“Finishing is what you have to do. If you don't finish, nothing is worth a damn:" First Edition Of Green Hills Of Africa; Inscribed By Ernest Hemingway to Maxfield Perkins' Secretary

  • Green Hills of Africa.

Green Hills of Africa.

Item Number: 37045

New York: Charles Scribner's Sons, 1935.

First edition of Hemingway’s second work of nonfiction, an account of a month on safari he and his wife took in East Africa during December 1933. Octavo, original green cloth. Boldly inscribed by the author on the front free endpaper, “To Irma Wyckoff with very many thanks and much appreciation Ernest Hemingway.” The recipient was the secretary of Hemingway’s legendary editor, Maxwell Perkins. Some light fading to the cloth as usual in a bright near fine dust jacket. Housed in a custom full morocco clamshell and chemise box. A rare and desirable association copy.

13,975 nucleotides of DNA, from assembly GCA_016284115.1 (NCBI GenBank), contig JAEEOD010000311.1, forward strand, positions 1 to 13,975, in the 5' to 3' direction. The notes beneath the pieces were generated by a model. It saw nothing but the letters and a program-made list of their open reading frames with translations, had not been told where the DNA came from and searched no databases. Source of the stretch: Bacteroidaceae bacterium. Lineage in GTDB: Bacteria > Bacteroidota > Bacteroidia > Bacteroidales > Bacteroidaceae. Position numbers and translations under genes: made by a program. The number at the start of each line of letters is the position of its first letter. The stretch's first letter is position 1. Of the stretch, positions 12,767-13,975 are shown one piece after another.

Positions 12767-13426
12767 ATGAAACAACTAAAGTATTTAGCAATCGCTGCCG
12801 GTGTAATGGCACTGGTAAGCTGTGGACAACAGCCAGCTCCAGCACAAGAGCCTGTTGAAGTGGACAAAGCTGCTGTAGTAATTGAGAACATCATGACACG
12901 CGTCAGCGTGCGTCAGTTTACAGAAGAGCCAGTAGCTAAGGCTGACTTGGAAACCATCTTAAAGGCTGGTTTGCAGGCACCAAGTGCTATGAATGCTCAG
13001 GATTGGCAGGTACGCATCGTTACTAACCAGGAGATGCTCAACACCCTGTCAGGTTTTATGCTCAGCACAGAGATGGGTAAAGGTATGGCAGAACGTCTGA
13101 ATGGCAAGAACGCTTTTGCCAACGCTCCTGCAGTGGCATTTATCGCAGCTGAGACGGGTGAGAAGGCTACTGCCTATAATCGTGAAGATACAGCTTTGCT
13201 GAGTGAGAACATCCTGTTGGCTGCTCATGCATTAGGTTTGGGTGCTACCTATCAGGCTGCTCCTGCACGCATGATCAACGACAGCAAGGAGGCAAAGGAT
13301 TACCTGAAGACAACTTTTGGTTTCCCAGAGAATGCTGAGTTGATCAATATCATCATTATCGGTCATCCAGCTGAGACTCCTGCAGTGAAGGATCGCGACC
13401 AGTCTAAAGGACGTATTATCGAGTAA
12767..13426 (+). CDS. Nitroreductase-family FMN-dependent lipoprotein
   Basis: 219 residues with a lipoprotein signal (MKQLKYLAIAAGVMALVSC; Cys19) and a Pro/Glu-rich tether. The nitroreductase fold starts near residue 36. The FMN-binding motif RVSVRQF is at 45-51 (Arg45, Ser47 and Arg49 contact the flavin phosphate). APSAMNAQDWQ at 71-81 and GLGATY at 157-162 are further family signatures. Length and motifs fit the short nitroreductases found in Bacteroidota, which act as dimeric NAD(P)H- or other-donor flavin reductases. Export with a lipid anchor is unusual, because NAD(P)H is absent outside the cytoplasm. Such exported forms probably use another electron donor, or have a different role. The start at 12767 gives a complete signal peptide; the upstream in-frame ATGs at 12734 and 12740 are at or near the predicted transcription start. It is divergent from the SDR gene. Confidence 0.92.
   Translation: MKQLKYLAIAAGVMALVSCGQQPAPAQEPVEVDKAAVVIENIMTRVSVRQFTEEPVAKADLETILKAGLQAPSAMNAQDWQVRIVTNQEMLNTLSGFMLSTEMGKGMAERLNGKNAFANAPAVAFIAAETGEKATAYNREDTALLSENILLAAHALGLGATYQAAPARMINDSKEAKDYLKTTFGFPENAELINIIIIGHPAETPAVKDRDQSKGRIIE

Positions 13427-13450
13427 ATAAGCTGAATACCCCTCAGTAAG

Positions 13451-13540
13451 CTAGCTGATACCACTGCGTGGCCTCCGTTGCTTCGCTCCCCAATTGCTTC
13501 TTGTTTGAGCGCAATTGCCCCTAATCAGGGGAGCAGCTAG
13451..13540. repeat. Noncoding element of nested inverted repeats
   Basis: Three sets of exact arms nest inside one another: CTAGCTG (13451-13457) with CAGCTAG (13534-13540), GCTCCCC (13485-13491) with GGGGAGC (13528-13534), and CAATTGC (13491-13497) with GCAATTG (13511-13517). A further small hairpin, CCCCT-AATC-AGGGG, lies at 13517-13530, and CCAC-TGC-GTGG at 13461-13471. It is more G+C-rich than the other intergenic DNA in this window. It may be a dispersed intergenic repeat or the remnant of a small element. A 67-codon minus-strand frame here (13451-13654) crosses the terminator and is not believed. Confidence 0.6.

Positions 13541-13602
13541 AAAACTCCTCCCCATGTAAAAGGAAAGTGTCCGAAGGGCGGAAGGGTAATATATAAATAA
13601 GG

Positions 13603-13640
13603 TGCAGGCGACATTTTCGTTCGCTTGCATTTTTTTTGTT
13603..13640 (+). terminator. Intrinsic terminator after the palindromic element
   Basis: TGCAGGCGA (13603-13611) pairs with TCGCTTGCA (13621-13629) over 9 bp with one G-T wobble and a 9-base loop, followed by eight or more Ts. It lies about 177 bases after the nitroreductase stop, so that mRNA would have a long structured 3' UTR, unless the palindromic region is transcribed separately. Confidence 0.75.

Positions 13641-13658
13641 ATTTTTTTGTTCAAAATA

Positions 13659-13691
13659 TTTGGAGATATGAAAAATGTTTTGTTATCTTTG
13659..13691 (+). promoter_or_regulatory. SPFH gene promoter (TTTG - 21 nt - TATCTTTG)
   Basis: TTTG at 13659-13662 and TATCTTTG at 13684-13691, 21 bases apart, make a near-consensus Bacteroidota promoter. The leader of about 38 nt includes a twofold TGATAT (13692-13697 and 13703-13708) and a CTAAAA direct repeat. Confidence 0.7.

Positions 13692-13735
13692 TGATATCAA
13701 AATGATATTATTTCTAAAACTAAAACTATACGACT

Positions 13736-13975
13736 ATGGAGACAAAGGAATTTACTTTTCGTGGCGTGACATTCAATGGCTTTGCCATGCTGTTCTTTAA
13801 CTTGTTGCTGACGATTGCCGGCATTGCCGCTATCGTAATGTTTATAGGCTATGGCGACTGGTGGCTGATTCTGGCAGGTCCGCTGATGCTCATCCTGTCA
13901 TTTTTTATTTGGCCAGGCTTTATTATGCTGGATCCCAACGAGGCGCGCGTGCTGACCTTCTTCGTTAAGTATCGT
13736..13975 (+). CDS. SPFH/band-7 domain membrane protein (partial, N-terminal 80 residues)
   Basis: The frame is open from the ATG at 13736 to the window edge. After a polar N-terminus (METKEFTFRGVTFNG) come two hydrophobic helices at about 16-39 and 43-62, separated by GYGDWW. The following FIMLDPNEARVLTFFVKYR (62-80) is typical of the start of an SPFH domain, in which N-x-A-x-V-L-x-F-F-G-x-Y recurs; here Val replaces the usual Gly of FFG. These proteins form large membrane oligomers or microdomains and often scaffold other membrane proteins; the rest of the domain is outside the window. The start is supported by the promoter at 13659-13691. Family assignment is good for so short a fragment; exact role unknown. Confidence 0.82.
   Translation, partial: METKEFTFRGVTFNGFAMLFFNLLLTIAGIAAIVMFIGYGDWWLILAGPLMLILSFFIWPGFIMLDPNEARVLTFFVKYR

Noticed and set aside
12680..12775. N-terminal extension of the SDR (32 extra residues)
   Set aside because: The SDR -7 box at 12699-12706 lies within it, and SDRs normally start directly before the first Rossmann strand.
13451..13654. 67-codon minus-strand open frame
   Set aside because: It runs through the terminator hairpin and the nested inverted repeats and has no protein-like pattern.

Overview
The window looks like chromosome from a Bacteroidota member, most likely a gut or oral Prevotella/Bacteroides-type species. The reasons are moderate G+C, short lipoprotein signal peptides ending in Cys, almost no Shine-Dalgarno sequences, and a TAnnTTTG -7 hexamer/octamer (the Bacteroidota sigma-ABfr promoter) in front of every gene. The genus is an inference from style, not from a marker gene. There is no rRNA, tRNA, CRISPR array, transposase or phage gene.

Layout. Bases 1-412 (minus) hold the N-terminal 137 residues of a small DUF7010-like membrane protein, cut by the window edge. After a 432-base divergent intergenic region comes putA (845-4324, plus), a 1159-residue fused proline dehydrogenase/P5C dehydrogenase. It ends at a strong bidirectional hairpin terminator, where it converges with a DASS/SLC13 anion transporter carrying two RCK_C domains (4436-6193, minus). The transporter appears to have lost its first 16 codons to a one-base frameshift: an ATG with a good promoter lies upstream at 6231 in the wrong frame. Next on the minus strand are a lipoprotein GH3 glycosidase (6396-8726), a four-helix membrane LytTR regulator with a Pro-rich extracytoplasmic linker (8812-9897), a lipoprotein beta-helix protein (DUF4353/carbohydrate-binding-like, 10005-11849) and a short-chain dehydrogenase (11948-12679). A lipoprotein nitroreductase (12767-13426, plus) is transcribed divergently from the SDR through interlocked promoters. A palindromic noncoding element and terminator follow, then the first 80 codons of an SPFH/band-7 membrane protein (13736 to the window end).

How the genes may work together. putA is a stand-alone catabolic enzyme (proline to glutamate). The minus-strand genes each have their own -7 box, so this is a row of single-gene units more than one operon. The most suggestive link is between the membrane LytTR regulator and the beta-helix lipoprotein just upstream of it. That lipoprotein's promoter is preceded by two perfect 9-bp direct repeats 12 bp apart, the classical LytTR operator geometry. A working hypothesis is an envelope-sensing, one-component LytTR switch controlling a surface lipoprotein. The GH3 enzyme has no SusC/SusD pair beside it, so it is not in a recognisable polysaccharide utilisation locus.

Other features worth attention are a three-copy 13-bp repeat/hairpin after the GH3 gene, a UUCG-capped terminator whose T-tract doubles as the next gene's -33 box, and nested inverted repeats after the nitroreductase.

Green Hills of Africa was published in 1935, but initially appeared in Scribners Magazine the same year (Meyers, 1985). The first edition explains that Hemingway "attempted to write an absolutely true book to see whether the shape of a country and the pattern of a month's action can, if truly presented, compete with a work of the imagination." The author's intentions were quickly confirmed when the first print-run sold a popular 10,500 copies, and it was aptly praised by The New York Times as "[a] fine book on death in the African afternoon...The writing is the thing; that way he has of getting down with beautiful precision the exact way things look, smell, taste, feel, sound." Not unlike Hemingway's virtuosic abilities, Green Hills of Africa also offers the writer's opinions on the value of his contemporaries: "The good American writers are Henry James, Stephen Crane, and Mark Twain Henry James wanted to make money. He never did, of course." Hemingway adds that most American writers are inadequate and "came to a bad end" The value of Green Hills of Africa, therefore, is three-fold. It serves as masterly written entertainment, a successful social experiment that tested the receptivity of the American public, and an insight into the author's literary evaluation. The Observer is correct when it wrote, "If he were never to write again, his name would live as long as the English language, for Green Hills of Africa takes its place beside his other works on that small shelf in our libraries which we reserve for the classics."

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